to the vendor. The maximum payment for new vendors enrolled in the medical assistance program
after the base year shall be determined from the average usual and customary charge of the
same vendor type enrolled in the base year.
    Subd. 2.[Repealed, 2000 c 449 s 15]
    Subd. 3. Tribal purchasing model. (a) Notwithstanding subdivision 1 and sections
256B.0625 and 256D.03, subdivision 4, paragraph (i), the commissioner may make payments to
federally recognized Indian tribes with a reservation in the state to provide medical assistance
and general assistance medical care to Indians, as defined under federal law, who reside on or
near the reservation. The payments may be made in the form of a block grant or other payment
mechanism determined in consultation with the tribe. Any alternative payment mechanism agreed
upon by the tribes and the commissioner under this subdivision is not dependent upon county or
health plan agreement but is intended to create a direct payment mechanism between the state
and the tribe for the administration of the medical assistance and general assistance medical care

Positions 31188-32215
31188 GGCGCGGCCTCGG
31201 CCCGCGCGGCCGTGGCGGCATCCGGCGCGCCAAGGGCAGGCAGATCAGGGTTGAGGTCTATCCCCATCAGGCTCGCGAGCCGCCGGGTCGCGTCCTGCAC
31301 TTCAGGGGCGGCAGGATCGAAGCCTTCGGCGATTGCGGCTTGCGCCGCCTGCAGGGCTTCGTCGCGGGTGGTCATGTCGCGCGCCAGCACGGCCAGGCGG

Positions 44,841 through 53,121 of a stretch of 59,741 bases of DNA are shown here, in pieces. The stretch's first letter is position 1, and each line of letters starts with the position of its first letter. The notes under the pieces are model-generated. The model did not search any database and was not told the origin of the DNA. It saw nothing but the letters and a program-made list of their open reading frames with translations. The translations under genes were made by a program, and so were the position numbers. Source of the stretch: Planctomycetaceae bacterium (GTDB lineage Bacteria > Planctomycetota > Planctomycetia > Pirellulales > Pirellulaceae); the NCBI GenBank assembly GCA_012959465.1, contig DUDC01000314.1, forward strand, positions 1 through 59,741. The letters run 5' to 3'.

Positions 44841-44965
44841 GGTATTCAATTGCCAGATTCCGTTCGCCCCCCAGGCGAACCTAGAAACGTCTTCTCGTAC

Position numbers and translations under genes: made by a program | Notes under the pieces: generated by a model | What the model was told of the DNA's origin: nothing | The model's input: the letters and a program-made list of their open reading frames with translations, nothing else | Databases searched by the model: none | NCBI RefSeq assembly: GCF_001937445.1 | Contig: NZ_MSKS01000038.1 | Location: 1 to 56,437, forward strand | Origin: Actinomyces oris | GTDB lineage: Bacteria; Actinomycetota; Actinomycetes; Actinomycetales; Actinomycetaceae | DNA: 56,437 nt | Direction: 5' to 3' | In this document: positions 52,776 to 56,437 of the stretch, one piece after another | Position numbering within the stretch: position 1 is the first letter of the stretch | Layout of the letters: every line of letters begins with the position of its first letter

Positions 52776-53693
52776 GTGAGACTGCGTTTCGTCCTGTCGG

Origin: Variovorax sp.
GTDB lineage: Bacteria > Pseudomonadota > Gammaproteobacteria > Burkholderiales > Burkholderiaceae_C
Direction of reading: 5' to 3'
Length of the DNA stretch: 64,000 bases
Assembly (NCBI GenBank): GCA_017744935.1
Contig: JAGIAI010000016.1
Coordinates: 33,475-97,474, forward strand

programs, and for covered services.
(b) A tribe that implements a purchasing model under this subdivision shall report to the
commissioner at least annually on the operation of the model. The commissioner and the tribe
shall cooperatively determine the data elements, format, and timetable for the report.
(c) For purposes of this subdivision, "Indian tribe" means a tribe, band, or nation, or other
organized group or community of Indians that is recognized as eligible for the special programs
and services provided by the United States to Indians because of their status as Indians and for
which a reservation exists as is consistent with Public Law 100-485, as amended.
(d) Payments under this subdivision may not result in an increase in expenditures that would
not otherwise occur in the medical assistance program under this chapter or the general assistance
medical care program under chapter 256D.